Humane Society one month away from new facility

Intake and euthanasia numbers are down from 2014-2015

Things may be looking up as intake numbers are going down for the Olympic Peninsula Humane Society.

Officials with the animal shelter say they are about one month away from moving into their new facility.

Mary Beth Wegener, executive director, said they are on schedule to move from its Port Angeles site at 2105 West U.S. Highway 101 by the end of February to 1743 Old Olympic Highway, which includes a new building for dogs and three modular homes for administration and veterinarian services and a cats facility.

As the move-in date approaches, shelter staff may see less of an influx of animals this year, too.

Earlier this month, shelter veterinarian Dr. Suzy Zustiak released the shelter’s intake numbers for 2015 that show its intake went down nearly 200 animals from 2014 along with its total amount of euthanized animals from 102 to 91.

Wegener said the new facilities will help all of the animals with different levels of care.

“It’s a much better environment,” she said. “They’ll be much more comfortable.”

The current Port Angeles facility is at about 2,900 square feet whereas the new facilities offer about 10,000 square feet on 9.5 acres with dog kennels increasing from 28 to 54.

With more space, Wegener said they could segregate dogs such as strays and/or unadoptable animals with violent histories in whole rows, if needed.

“It’ll be safer all around,” she said. “It’ll be much easier for people to come in and see what dogs are up for adoption. If you lost a dog, you can go to the row for strays.”

In the home for cats, there will be community rooms, a patio to play, rooms for kittens and cats that don’t get along, she said.

Total, the project cost $1.4 million including $325,000 for the property. The shelter is within about $100,000 from its fundraising goal, Wegener said.

“We plan to move in debt free,” she said.

The shelter, an open-door private nonprofit, conducted a feasibility study in 2013 that found the community supported a new facility and funding for the facility came from private donations and some in-kind service, Wegener said.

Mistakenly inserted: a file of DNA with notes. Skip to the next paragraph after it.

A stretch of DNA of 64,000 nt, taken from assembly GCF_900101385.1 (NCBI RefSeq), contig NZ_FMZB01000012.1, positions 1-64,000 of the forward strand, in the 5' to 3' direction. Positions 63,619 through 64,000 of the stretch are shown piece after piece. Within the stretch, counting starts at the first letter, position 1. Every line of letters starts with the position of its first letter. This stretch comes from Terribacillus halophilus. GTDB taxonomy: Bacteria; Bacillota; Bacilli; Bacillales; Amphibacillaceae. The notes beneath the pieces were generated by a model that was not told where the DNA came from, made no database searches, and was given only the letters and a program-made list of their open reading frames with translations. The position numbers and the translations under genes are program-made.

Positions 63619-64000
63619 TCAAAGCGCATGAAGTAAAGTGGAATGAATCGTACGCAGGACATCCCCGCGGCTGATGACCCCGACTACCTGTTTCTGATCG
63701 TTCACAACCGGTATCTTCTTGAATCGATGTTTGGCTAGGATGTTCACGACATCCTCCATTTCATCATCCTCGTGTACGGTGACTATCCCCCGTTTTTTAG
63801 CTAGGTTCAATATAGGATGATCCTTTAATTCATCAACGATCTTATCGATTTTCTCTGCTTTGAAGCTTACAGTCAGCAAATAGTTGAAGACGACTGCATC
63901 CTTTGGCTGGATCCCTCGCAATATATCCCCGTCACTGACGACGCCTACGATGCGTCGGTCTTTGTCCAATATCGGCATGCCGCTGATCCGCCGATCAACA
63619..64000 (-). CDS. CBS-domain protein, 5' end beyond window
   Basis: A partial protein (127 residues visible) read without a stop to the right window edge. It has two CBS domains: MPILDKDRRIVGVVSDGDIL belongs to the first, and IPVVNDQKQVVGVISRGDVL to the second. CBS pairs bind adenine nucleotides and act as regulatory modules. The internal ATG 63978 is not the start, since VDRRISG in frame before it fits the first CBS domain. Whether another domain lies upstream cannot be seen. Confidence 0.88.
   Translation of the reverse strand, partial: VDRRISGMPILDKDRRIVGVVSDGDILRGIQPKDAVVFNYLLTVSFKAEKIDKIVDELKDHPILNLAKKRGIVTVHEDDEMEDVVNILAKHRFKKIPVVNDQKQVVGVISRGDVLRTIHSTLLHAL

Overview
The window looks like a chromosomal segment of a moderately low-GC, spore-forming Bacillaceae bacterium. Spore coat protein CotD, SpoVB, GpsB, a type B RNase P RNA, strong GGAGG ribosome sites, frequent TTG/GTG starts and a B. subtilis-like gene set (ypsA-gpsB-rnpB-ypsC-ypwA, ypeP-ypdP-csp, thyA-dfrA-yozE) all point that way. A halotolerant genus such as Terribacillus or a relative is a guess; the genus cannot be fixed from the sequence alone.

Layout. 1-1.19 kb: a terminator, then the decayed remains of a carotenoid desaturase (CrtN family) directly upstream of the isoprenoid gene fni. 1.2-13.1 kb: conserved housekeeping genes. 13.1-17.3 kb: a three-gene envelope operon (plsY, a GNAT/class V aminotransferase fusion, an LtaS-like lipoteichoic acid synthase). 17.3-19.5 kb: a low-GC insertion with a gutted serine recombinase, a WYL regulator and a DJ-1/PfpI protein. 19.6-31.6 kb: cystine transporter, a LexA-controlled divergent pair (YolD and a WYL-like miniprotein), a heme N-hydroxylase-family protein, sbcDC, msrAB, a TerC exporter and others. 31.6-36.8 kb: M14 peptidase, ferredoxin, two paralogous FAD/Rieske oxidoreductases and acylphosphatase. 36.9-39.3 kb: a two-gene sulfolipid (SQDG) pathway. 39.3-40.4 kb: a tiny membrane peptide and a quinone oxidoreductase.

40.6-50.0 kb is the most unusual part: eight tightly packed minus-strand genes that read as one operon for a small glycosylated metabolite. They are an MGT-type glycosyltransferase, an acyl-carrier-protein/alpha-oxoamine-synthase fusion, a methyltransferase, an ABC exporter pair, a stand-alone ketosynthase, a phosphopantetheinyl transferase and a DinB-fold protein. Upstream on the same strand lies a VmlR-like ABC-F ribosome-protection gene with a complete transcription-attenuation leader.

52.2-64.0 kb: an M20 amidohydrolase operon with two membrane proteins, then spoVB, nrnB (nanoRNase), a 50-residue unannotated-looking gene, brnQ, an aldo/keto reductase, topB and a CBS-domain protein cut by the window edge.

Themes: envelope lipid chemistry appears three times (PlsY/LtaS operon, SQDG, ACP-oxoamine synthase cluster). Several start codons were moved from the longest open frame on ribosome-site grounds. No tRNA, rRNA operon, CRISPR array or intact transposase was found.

“We don’t have to work hard for people to see the need,” she said.

As for the older facility, it’ll be listed for sale and its funds put into the newer facility, Wegener said.

A second phase at the Old Olympic Highway site would build a structure for the administration and veterinarian services and cat house but Wegener said they “aren’t pushing right away though for the second phase.”

By the numbers

Zustiak’s annual report show the biggest shift from 2014 to 2015 at the shelter was its decrease of incoming kittens going from 485 to 294.

Wegener attributes this to spay and neuter efforts from animal welfare groups.

“I think it’s starting to pay off,” she said.

“Groups like Spay to Save, Peninsula Friends of Animals and everyone who put that effort to do low-cost or no-cost spay or neuters can take all the credit for reduced numbers,” she said.

Comparing other intake totals, dogs as a whole went down from 506 to 479 and cats down 560 to 506 while other types of animals like birds and rabbits went up 46 to 106 and puppies up 15 to 30.

More than half of their animals were adopted (769 total or 54.3 percent) compared to 2014 (724 at 44.9 percent). Transfers of animals did go down though from 450 to 240 last year.

As for the total number euthanized animals, 91 were killed in 2015 compared to 102 in 2014. Of those last year, 21 dogs were euthanized with 18 for behavioral reasons and three for health concerns.

Fifty-eight cats were euthanized as well with 26 for behavior and 32 for health.

Other animals euthanized include two puppies, nine kittens and one rabbit, all cited for health reasons.

Zustiak reports Clallam County Animal Control requested five animals be euthanized.

Wegener said they “really can’t anticipate what (euthanasia) rates are going to be” because it’s on a “case by case basis.”

She added that the shelter wants to “give every animal the opportunity to prove itself.”

For more information on the Olympic Peninsula Humane Society, call 457-8206 or go online to